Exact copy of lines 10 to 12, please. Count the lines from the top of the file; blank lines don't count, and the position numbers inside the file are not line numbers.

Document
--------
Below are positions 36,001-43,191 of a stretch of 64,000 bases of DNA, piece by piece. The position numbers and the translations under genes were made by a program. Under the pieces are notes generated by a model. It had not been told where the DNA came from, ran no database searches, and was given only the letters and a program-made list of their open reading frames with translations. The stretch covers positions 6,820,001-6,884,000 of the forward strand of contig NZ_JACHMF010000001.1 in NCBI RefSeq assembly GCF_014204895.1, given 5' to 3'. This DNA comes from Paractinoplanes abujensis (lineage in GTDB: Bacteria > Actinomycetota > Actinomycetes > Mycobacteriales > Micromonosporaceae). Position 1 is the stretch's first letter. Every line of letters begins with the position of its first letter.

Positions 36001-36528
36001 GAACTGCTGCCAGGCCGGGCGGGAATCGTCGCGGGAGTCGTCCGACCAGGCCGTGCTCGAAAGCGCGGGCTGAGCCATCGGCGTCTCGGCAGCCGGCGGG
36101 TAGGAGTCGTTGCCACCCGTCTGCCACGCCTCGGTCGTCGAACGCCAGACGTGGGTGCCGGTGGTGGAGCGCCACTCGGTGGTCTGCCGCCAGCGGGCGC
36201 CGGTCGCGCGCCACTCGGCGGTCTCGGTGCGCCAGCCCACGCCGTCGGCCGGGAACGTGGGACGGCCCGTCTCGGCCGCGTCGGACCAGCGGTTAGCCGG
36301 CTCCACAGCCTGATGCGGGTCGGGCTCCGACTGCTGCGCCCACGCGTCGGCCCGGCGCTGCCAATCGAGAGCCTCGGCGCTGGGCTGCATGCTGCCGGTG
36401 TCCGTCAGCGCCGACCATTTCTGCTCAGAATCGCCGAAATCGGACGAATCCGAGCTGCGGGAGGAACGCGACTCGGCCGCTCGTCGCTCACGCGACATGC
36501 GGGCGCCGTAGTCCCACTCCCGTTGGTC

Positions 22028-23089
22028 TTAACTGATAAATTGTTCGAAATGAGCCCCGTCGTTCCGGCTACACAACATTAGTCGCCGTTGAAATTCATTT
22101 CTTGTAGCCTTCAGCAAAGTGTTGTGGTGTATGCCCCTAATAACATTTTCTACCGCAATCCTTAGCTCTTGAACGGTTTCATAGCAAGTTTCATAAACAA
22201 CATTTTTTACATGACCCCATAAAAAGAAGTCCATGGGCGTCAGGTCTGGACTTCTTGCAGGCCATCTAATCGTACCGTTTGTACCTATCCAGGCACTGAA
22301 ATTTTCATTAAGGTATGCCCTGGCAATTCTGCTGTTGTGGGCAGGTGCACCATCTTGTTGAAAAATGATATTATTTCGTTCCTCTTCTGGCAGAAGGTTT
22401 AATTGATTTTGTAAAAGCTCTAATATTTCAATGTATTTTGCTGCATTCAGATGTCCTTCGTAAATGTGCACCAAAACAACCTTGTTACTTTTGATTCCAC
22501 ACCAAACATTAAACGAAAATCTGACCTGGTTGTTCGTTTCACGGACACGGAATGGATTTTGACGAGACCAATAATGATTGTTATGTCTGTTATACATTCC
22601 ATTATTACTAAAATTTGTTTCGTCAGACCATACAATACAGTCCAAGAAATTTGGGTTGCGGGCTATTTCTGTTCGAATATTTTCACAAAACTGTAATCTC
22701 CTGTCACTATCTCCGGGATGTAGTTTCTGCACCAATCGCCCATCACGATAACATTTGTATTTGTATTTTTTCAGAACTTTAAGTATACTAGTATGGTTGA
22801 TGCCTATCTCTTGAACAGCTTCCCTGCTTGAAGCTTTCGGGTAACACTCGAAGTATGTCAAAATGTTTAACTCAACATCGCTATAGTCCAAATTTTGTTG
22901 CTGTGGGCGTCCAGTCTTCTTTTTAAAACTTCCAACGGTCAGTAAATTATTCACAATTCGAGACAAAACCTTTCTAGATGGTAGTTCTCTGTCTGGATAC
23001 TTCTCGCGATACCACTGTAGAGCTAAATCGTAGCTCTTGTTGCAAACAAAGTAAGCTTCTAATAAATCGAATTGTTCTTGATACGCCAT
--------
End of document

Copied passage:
22028 TTAACTGATAAATTGTTCGAAATGAGCCCCGTCGTTCCGGCTACACAACATTAGTCGCCGTTGAAATTCATTT
22101 CTTGTAGCCTTCAGCAAAGTGTTGTGGTGTATGCCCCTAATAACATTTTCTACCGCAATCCTTAGCTCTTGAACGGTTTCATAGCAAGTTTCATAAACAA
22201 CATTTTTTACATGACCCCATAAAAAGAAGTCCATGGGCGTCAGGTCTGGACTTCTTGCAGGCCATCTAATCGTACCGTTTGTACCTATCCAGGCACTGAA